And so, in some ways there's some benefits to these remote gatherings, but it also some of the dangers of that is a loss of connectivity, a loss of community. And so in the book, that's what I try to do is not only talk about some of the big questions that we talked about yesterday on the broadcast about what does it mean to be human? If there's a God, if so, what is He like? And what's the nature of technology and how do we view ourselves? But getting into issues of the family, getting in issues of work, getting into issues of data and privacy that we touched on. Issues of warfare that you were talking about, and ultimately saying, "Where is our hope and how are we to think through these really pressing concerns in a way that, ultimately as Jesus talks about in Matthew 22, is the greatest commandment's to love the Lord, your God, with all your heart, soul, mind, and strength. And the second is this. To love your neighbor as yourself.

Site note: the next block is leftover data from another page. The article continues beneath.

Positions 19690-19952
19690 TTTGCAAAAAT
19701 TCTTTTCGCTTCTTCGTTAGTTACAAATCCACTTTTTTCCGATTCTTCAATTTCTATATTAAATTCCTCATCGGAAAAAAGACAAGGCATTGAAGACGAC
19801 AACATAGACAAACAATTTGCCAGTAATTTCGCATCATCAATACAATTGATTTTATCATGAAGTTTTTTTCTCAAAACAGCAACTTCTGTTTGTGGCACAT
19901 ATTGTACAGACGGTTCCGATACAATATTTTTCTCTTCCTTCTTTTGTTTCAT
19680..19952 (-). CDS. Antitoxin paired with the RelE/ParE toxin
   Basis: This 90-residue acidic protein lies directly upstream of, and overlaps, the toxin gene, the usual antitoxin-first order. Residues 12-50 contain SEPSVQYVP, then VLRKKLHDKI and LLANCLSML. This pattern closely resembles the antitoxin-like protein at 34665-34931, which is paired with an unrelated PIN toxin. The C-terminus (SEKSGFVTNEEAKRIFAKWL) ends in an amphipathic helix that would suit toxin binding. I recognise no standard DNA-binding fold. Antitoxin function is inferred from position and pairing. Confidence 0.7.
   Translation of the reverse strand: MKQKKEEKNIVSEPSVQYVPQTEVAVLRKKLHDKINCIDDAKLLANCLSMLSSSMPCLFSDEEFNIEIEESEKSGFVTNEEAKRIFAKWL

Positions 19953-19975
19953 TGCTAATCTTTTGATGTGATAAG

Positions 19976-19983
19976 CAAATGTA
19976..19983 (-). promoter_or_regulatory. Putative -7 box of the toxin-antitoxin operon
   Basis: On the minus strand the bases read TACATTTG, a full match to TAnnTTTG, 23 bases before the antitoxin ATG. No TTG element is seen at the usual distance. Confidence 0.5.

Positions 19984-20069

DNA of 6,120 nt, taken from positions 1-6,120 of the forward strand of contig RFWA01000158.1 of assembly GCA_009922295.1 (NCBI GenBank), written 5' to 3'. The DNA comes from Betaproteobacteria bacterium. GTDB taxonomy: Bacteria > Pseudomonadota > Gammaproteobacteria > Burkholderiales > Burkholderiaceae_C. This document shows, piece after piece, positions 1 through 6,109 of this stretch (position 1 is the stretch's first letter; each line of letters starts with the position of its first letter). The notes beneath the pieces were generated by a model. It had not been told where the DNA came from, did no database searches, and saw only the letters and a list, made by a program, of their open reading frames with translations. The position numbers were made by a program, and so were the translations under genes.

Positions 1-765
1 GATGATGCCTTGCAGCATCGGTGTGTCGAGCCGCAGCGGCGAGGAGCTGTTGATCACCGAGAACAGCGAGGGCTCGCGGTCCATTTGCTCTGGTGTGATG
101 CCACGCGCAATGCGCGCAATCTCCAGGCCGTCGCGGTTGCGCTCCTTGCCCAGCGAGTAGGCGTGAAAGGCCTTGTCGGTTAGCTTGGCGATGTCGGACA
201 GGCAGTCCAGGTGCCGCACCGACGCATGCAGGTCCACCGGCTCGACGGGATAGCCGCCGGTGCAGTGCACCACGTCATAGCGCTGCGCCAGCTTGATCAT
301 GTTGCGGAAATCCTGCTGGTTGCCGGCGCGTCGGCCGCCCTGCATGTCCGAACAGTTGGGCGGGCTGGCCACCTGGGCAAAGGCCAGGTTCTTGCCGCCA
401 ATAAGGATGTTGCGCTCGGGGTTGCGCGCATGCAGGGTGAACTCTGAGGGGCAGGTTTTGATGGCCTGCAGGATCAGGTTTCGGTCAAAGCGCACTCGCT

That's the summation of the Christian biblical ethic. And what I mean by that is ultimately discipleship. Is that when we're discipling, not only our families or those in our churches, that we want to disciple them to love God and love our neighbor. So how do we do that in a technologically rich society? And that's what I really try to hammer and kind of give some ultimate framework to how to navigate that. Not only individually in our families, but even in our churches and an increasingly technological society. And when you lose a Christian worldview, and this understanding of who God is and how He created us, you encounter a whole lot of really difficult questions about ethics and morality, about the nature of humanity, about the value and worth of human beings.

Even ultimately, what is the foundation or source of right and wrong. If you don't have a transcendent type worldview, which ultimately means that a God spoke to us, he transcended in became man and told us how to live in this ultimate reality. And so I think that's where it's helpful to kind of peel back and to understand that we use a lot of human like language for these tools, even though that's not really what they're doing.